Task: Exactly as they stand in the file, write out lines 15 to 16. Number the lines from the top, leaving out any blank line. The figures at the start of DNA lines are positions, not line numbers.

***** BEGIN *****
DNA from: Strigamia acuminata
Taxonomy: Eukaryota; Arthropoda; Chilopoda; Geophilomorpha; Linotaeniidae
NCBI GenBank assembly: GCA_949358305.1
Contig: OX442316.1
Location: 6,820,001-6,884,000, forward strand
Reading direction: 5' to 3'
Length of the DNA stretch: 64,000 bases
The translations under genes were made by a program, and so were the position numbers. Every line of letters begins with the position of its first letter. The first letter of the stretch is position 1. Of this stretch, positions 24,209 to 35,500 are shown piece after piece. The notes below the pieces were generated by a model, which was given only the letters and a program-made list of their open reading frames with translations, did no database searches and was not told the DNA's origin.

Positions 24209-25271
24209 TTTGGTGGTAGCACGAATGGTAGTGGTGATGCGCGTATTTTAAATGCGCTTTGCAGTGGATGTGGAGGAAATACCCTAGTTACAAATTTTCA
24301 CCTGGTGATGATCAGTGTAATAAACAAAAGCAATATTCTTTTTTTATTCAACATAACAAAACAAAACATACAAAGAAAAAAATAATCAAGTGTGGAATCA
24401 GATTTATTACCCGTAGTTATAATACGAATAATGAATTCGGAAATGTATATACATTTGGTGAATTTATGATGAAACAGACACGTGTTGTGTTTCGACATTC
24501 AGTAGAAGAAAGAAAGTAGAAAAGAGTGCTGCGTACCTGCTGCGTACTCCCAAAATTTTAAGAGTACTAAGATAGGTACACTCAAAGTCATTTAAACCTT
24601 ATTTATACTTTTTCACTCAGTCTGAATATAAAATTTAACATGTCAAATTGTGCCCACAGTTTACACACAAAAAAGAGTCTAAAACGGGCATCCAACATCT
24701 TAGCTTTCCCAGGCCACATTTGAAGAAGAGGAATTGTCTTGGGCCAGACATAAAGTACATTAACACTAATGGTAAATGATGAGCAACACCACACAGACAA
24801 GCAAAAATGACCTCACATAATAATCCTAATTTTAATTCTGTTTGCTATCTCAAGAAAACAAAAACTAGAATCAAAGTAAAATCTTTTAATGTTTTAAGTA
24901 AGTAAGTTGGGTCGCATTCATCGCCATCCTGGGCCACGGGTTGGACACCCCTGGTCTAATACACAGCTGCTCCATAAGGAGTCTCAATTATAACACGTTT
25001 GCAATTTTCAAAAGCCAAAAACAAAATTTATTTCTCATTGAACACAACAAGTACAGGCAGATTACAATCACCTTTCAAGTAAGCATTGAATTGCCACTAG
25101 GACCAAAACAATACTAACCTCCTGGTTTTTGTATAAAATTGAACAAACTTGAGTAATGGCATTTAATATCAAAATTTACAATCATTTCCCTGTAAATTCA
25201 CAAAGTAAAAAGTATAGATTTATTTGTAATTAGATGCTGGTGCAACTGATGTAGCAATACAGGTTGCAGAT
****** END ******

24701 TAGCTTTCCCAGGCCACATTTGAAGAAGAGGAATTGTCTTGGGCCAGACATAAAGTACATTAACACTAATGGTAAATGATGAGCAACACCACACAGACAA
24801 GCAAAAATGACCTCACATAATAATCCTAATTTTAATTCTGTTTGCTATCTCAAGAAAACAAAAACTAGAATCAAAGTAAAATCTTTTAATGTTTTAAGTA